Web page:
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5 Social Media Takeaways From My PR Internship

April 20, 2016 Bradford Group Administrator

Written by Intern Erin Beck

One of the many tasks I have been working on since my public relations internship began with the Bradford Group is social media. As a lover of all things pop culture and a self-proclaimed social media junkie, I jumped at any opportunity to contribute to the social media for our clients. Not only is this my first internship, but also it is my first experience using social media as a marketing strategy.

My personal Twitter feed is flooded with pictures of food, my opinions on various newsworthy stories and countless Real Housewives references. Needless to say, the work I have done at the Bradford Group is on the other side of the spectrum. We use social media as a tool to drive our clients’ business, share industry-related stories and trends and get people talking.  Here are some of the social media takeaways I’ve learned:


  1. Share what people care about. When I am posting from my personal account, I don’t usually put much thought into if people are going to truly care about what I’m saying — if I did, I would post a lot less pictures of my dog. When it comes to posting for a client, I have to put myself in their audience’s shoes and think, “If I care about Client X, would I also find this interesting?”
  2. Be consistent in posting. If I’m feeling uninspired, I don’t feel guilty for taking a two-week Twitter hiatus on my personal account. That’s not an option when social media is part of your job. Our clients rely on our creativity to leverage their business and that means posting regularly.
  3. Keep it professional. You are probably thinking, “Shouldn’t your personal accounts be professional too?” This is more than just making sure your posts aren’t marked “NSFW.”  Beyond the kind of content you post, there are still some “unprofessional” things you can get away with on your personal account that just won’t cut it for a client. For example, I don’t usually check my personal posts for typos before sending them out. At work, I triple-check.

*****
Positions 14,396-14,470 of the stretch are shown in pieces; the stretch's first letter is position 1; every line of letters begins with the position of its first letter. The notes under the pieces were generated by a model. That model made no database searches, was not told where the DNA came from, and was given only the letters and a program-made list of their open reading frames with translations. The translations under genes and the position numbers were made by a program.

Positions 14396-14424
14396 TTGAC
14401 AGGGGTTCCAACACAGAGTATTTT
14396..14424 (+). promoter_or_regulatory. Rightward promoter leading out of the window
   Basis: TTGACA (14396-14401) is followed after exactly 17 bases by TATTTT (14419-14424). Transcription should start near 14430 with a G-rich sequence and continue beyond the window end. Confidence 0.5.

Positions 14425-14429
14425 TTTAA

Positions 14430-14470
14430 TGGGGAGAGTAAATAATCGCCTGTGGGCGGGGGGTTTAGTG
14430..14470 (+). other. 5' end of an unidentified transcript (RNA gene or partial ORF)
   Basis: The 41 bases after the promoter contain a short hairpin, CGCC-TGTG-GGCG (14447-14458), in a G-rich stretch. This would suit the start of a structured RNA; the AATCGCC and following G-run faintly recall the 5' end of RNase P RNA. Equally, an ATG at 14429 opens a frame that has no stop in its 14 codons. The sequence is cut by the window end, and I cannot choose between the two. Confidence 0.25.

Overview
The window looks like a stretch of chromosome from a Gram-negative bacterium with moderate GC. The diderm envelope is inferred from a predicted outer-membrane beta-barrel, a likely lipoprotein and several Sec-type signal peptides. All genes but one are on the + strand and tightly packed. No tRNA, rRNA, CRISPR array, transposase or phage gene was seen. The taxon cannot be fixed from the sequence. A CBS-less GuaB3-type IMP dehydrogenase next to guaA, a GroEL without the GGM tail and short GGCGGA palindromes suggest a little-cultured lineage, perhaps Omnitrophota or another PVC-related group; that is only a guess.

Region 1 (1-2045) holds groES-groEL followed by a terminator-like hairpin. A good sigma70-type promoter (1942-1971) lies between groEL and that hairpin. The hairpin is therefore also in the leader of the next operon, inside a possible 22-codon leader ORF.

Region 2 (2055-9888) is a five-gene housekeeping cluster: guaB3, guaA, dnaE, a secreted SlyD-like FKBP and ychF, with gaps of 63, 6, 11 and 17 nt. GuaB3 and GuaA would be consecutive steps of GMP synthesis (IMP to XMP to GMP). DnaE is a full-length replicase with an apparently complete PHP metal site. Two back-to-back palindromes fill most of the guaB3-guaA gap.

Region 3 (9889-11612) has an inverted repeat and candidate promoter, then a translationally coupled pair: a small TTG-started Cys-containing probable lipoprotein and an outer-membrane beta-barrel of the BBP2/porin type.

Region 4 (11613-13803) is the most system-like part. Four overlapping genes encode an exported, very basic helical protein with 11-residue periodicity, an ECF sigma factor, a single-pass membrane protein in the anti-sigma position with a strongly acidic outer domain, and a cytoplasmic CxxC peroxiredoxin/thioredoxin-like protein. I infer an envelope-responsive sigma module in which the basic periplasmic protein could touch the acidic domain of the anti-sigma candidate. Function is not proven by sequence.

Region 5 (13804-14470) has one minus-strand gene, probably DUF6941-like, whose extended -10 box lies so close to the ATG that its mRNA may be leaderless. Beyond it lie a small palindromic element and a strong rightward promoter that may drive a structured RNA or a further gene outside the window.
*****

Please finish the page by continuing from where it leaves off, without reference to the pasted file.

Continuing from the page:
4. Learn a client’s tone. Your tone on your personal Twitter or Facebook comes naturally. You don’t go to post something and wonder, “Does this sound like me?” Of course it does. On the other hand, posting to match a company’s tone takes a little more polishing. When tackling a new client, I like to start by reading a month’s worth of their tweets to familiarize myself with their tone.
  5. Track your results. Every month, the Bradford Group completes a social media report that shows the results and success we had on Twitter, Facebook or LinkedIn for a specific client. We use that report to determine what type of posts get the most feedback, which shapes how we interact on that client’s social platforms in the future. Even the most dedicated PR pro probably doesn’t do this for her personal account.

Social media, whether you’re using it personally or professionally, is a great tool. I’m thankful I’ve chosen a career path where the tweeting doesn’t stop when I get to work. Although my PR internship with the Bradford Group will soon come to an end, I will continue to stay social media-savvy thanks to the practice and hands-on experience I’ve had during my internship.


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